A Norwegian court has found Tesla Motors guilty of throttling charging speeds and battery range in its vehicles. Following a software update in 2019, customers complained about poor battery life as well as slower charging rates. This has affected Model S and Model X vehicles with 85 kWh battery packs bought between 2013 and 2015. The Californian automaker had discontinued these battery packs in 2016.
Norway Court Asked Tesla To Pay $16,200 to Every Owner Affected
Norway: A Haven for Electric Vehicles
Norway has long been the leading country in terms of adopting electric mobility. The country has a high percentage of electric vehicles on the streets, and the biggest reason is the government’s decision to ban the sale of combustion vehicles from 2025. The country has also offered a number of incentives to electric vehicle owners, such as removing the 25% sales tax for buying automobiles. As a result, the government completed its plan to reach 50,000 zero-emission vehicles on the road three years ahead of the target.
Furthermore, the energy used to power electric vehicles in Norway is also green. Despite being a major oil industry player, almost all of Norway’s domestic energy comes from hydropower. Because of this, it is easier to switch to electric mobility. For countries whose electricity comes from high-polluting coal-powered plants, this “green” mobility does not turn out to be actually green.
The Norwegian government has also invested heavily in financial incentives for electric vehicle customers and charging infrastructure.
Tesla’s Court Case
More than 30 Norwegian customers, who were affected by the after-effects of this update, filed a complaint to the conciliation board against Tesla in December 2020. There is proof of a longer charging time for vehicles after updating in the pre-update and post-update inspections.
The customers won in the conciliation council on 29th April, after Tesla Norway did not file a response. The council has sentenced Tesla to pay 136,000 kroner ($16,294) to each customer. In Norway, there are 10,000 customers in the aforementioned period. This means that if all these customers sue the company, it could cost Tesla 1.36 billion kroner ($162.94 million).
Tesla claimed that this update was to protect the battery and improve battery longevity. It also claimed that the update resulted in a range loss for only a small number of owners.
It is still uncertain whether or not Tesla will pay the fee. The verdict came in on 17th May, and Tesla has to pay by 31st May or appeal the case by 17th June. Since the respondent (Tesla) did not submit a reply, this was an absence judgement. There is a high probability that Tesla will request to refresh the case. If that happens, there will be a court hearing in the Conciliation Board in Oslo for consideration of the case.
Effect of the Software Update on Norwegian Tesla Vehicles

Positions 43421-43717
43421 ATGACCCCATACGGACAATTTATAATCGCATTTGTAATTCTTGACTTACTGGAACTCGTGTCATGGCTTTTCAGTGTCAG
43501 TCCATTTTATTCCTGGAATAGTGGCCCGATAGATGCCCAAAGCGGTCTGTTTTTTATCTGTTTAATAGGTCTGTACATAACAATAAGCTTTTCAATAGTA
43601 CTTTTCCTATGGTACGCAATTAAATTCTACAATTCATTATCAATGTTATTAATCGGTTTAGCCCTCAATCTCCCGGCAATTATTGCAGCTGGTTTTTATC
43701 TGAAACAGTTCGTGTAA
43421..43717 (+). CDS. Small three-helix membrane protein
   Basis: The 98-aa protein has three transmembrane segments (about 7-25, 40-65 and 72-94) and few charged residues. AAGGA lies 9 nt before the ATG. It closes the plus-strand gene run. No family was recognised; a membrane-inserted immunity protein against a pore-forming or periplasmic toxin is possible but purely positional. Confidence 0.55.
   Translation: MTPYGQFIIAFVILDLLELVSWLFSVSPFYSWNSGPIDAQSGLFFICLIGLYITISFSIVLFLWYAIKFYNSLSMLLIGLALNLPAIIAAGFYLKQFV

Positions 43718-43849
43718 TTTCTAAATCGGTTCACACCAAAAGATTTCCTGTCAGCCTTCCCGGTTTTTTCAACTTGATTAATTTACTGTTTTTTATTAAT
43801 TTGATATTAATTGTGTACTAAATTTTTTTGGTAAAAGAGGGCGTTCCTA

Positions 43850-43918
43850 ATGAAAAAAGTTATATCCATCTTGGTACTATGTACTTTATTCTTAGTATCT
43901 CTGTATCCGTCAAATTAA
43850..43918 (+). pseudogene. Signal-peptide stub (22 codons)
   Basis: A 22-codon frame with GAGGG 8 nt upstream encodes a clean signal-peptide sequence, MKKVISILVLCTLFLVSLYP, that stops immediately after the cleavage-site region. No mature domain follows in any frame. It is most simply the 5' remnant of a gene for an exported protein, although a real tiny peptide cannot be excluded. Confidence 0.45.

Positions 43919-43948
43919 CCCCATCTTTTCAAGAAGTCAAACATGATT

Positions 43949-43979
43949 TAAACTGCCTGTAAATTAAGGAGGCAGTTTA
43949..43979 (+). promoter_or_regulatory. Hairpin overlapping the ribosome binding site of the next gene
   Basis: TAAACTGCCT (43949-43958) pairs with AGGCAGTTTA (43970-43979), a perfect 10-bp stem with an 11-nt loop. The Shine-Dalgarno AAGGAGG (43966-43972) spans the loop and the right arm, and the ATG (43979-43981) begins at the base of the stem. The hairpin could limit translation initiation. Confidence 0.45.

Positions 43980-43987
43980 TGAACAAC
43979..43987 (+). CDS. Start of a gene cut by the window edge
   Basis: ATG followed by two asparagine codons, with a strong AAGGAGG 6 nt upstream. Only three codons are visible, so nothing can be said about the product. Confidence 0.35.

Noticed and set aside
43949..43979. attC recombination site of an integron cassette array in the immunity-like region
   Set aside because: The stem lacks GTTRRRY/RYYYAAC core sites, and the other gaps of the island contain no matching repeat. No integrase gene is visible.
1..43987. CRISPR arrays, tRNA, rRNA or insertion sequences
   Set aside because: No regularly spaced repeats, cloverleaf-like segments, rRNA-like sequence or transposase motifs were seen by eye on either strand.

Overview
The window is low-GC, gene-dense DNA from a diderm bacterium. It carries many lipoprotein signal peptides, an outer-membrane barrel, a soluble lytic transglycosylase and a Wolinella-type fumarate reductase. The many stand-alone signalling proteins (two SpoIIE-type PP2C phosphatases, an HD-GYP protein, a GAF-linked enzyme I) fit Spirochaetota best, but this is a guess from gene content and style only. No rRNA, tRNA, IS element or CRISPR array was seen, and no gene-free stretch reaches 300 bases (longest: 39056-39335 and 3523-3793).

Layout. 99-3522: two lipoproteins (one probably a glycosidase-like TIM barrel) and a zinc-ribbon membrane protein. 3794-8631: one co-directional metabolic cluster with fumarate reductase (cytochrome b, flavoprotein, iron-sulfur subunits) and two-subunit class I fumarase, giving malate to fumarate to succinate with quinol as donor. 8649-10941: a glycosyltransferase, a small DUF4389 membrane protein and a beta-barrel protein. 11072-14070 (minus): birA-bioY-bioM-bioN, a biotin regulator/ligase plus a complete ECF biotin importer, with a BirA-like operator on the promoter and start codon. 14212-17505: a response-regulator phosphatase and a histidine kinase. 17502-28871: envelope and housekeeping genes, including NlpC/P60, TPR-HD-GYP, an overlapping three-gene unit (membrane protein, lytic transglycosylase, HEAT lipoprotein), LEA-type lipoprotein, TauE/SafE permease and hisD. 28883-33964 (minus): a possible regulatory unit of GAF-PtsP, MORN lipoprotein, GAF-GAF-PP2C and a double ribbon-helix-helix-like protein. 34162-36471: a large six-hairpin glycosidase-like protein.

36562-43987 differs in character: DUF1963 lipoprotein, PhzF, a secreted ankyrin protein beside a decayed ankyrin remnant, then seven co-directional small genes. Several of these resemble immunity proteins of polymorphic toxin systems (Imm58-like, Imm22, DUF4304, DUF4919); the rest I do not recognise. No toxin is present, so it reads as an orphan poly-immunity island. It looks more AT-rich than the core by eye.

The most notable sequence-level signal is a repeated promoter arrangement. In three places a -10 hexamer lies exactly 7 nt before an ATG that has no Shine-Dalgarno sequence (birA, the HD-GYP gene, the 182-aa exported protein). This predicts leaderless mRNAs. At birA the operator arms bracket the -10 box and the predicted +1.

For the majority of the affected Tesla owners, the range reduction took place after updating to Tesla’s 2019.16.1 and 2019.16.2 software update releases. This led to a significant drop in the single-charge range, ranging from 12 to 30 miles (19 to 48 km). The update also affected the charging speeds at the DC fast chargers. As a result, Tesla owners experienced much slower charging sessions than before the update.
Most of the evidence points in the direction of Tesla deliberately throttling of battery range as well as charging speed. Tesla has discontinued the use of its 85 kWh battery packs in the Model S and Model X since 2016. There could be a strategy to get some of the older customers to upgrade to Tesla’s newer models, although this hasn’t been proven.
Responses to this Tesla Issue
Torbjørn Stølen, general manager and chairman of Bilklager.no (a service for providing legal aid to Norwegians), believes that Tesla’s treatment of its customers is incomprehensible. When a vehicle costs up to a million kroner, this kind of treatment should not be tolerated. Furthermore, it is “extremely nonsensical” of Tesla to not appear in front of the conciliation board.
Interestingly enough, it is not only Norwegian customers who have taken legal action in this regard. 75 Danish customer have also sued Tesla on the same issue, according to a newspaper ‘Politiken.dk’. They have demanded a similar compensation amount as the Norwegian customers, with some of them also saying that they will never buy a Tesla vehicle.
This is not a very good colour to have for Tesla, especially in the Scandinavian region, where the electric vehicle is booming. After a vehicle has gotten old, it may so happen that its performance degrades. This is the case with lithium-ion batteries as well, and many a time, constantly using fast chargers can severely affect the battery life. However, negatively affecting the charging parameters of a battery on purpose, that too through a software update, is not a very good thing. If anything, the company should think about how it can increase the battery life, which will help retain the customers. But this kind of incident can affect the image of the Tesla brand.